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Risks to local water supplies – and plans to protect them

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  • N.C. chemical accidents

    Businesses that handle large amounts of flammable and toxic chemicals have to file plans detailing what they store and what could happen in an accidental release. The risk-management plans, filed with the Environmental Protection Agency every five years, are intended to help emergency responders.

    The 28 Charlotte companies that file plans handled a total of 4.1 million pounds of toxic or flammable chemicals according to their most recent filings, reports RTKNet.org, a nonprofit website that publishes government databases.

    North Carolina businesses reported 29 accidents, none in Charlotte, in the five years before the latest update in May 2013, RTKNet.org reports. Those accidents killed one person and hurt 91, caused the evacuations of 455 people and left $17 million in property damage, the site says. Bruce Henderson



Plotted in red on a map, the contamination risks to Charlotte’s water supply look as threatening as blood clots on an artery.

But they’re still only potential risks. Records show no local contamination approaching the scale of last month’s chemical leak in West Virginia, which threatened the drinking water of 300,000 people.

Charlotte officials credit prevention, including regular inspections of places that store chemicals, and accident-response planning. A little luck might also have helped.

“The reality is that most cities like us don’t have a completely protected water supply,” said Barry Gullet, director of Charlotte-Mecklenburg Utilities. The department supplies water to 800,000 people.

A state program lists 46 potentially high-risk contamination sources around Charlotte’s main water intake on Mountain Island Lake. An additional 342 surround a secondary intake on Lake Norman.

Power plants, hazardous-waste producers, chemical-storage facilities, underground tanks and wastewater discharges all pose risks if something goes badly wrong.

Charlotte’s water utility works with emergency management and Homeland Security officials to prepare for and respond to accidents. A key strategy would be to curb water use, keeping contaminants from spreading through water pipes.

Surprises still happen, Gullet said.

When a tanker truck overturned in 1997 on a bridge over Long Creek, in northwest Charlotte, most of the 5,500 gallons of gasoline it spilled caught fire.

No gas reached Lake Wylie, which supplies water to downstream communities. But fire-retardant foam sprayed on the creek’s surface sucked oxygen from the water, killing about 1,000 fish.

The outcome might have been worse if the tanker had held chemicals that mix with water instead of one that floats on the surface.

“The reality is if whatever went into that lake is water soluble, nobody’s going to be able to do anything about it,” said Rusty Rozzelle, Mecklenburg County’s water-quality manager.

Charlotte-Mecklenburg Utilities itself spilled 2.5 million gallons of raw sewage into a tributary of Mountain Island Lake in 2003. Sewage carries bacteria and pathogens but typically dissipates in a few days.

Duke Energy’s Riverbend power plant stores 2.7 million tons of coal ash, which holds metals that can be toxic in large doses, in open ponds on the shore of Mountain Island Lake. A large spill of ash, Rozzelle said, would be “completely uncontrollable.”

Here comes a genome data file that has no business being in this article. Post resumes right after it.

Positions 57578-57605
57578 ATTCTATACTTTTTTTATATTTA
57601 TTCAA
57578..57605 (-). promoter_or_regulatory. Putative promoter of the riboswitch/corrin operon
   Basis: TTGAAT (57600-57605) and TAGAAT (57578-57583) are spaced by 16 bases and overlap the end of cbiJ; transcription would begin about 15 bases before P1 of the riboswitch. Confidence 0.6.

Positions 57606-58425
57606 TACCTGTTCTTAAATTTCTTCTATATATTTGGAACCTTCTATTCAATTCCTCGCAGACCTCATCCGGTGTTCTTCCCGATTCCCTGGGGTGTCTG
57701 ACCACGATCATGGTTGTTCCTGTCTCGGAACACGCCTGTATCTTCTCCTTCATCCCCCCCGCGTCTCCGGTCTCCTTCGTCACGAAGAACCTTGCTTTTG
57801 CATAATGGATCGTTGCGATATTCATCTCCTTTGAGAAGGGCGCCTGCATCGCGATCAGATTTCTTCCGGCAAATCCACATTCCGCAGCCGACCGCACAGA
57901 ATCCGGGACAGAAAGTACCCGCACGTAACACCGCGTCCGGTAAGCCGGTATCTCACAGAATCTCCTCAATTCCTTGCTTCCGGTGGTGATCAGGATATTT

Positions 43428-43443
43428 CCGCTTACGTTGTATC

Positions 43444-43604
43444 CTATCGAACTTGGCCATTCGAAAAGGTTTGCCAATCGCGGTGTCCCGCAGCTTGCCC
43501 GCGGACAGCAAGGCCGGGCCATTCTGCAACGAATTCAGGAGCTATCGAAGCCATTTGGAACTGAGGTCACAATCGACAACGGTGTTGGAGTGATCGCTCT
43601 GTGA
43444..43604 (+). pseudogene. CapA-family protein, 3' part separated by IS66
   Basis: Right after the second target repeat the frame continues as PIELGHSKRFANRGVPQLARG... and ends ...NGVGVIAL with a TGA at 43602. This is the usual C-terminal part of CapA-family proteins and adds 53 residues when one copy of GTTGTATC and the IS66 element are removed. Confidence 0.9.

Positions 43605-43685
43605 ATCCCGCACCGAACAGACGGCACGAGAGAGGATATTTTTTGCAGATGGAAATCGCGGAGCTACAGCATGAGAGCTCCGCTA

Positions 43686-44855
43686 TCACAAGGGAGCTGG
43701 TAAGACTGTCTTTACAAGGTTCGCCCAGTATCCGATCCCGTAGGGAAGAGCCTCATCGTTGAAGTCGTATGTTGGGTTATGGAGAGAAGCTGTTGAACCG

Shared oversight

Federal, state and local authorities share oversight of hazardous-materials facilities, depending on the amount of chemicals involved and how they are stored.

The Charlotte Fire Department inspects about 5,400 places with hazmat permits, from nail salons to massive petroleum tanks in west Charlotte, in cycles of six months to three years.

Mecklenburg County had 548 facilities, called Tier 2 sites, that stored 10,000 pounds or more of flammable or toxic chemicals in 2012, the last year reported.

Inspectors check for dozens of potential fire hazards, from locked exit doors to faulty fire alarm systems. They check the dikes that catch spills and look for rust, corrosion and seepage from storage tanks – but they can’t judge the tanks’ structural safety.

“We can question that, but it comes back to the owner to have that checked out,” said Garry McCormick, Mecklenburg County’s hazardous materials coordinator.

The Charlotte Fire Department says it has not issued a citation to a hazmat permitholder, under any of six codes related to chemical storage or containment dikes, in the past five years.

Two accidents were reported at those facilities – a 2010 gasoline fire and a refrigeration leak in 2009. Neither caused injuries.

Inspection reports for the 26 Charlotte facilities that are deemed to have the highest potential hazards note seven instances, in those five years, of “chemical storage not in compliance.” Two of those found cracks in containment walls meant to keep spills from escaping.

Jonathan Leonard, the city’s deputy fire marshal, said it’s unlikely Charlotte would see an accident like that in West Virginia. No hazardous materials facilities here are on waterways, he said, as Freedom Industries was on West Virginia’s Elk River.

“We get our mandated inspections done, we have strong fire codes, and I have a lot of confidence in the Charlotte Fire Department,” Leonard said. “This department is good at what we do with hazardous materials, both in response and prevention.”

Henderson: 704-358-5051; Twitter: @bhender
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